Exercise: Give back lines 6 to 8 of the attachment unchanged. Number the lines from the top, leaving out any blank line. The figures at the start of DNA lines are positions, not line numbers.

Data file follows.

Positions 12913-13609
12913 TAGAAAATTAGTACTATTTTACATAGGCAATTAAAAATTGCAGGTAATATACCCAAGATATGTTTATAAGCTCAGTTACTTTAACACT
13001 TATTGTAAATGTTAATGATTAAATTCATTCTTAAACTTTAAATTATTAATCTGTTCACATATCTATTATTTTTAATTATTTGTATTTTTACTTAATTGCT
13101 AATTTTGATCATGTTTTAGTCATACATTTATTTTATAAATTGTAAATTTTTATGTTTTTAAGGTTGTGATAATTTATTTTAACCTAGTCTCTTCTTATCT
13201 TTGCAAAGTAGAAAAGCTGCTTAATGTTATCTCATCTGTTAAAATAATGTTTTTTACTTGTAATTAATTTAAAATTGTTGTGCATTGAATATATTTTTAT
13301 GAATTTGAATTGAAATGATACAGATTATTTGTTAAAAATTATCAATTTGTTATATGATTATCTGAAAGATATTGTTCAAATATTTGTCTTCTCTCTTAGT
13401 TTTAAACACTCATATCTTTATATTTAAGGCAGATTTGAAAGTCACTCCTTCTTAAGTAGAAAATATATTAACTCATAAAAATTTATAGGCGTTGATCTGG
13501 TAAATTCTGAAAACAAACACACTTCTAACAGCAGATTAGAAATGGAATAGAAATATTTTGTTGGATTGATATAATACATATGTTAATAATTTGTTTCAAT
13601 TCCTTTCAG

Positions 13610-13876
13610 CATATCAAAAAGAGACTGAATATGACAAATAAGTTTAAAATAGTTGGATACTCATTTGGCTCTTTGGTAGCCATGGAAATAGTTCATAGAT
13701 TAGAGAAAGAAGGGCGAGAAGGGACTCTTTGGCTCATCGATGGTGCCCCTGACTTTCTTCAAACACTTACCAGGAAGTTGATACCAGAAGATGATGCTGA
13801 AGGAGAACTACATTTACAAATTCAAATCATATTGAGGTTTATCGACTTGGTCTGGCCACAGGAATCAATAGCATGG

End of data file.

13301 GAATTTGAATTGAAATGATACAGATTATTTGTTAAAAATTATCAATTTGTTATATGATTATCTGAAAGATATTGTTCAAATATTTGTCTTCTCTCTTAGT
13401 TTTAAACACTCATATCTTTATATTTAAGGCAGATTTGAAAGTCACTCCTTCTTAAGTAGAAAATATATTAACTCATAAAAATTTATAGGCGTTGATCTGG
13501 TAAATTCTGAAAACAAACACACTTCTAACAGCAGATTAGAAATGGAATAGAAATATTTTGTTGGATTGATATAATACATATGTTAATAATTTGTTTCAAT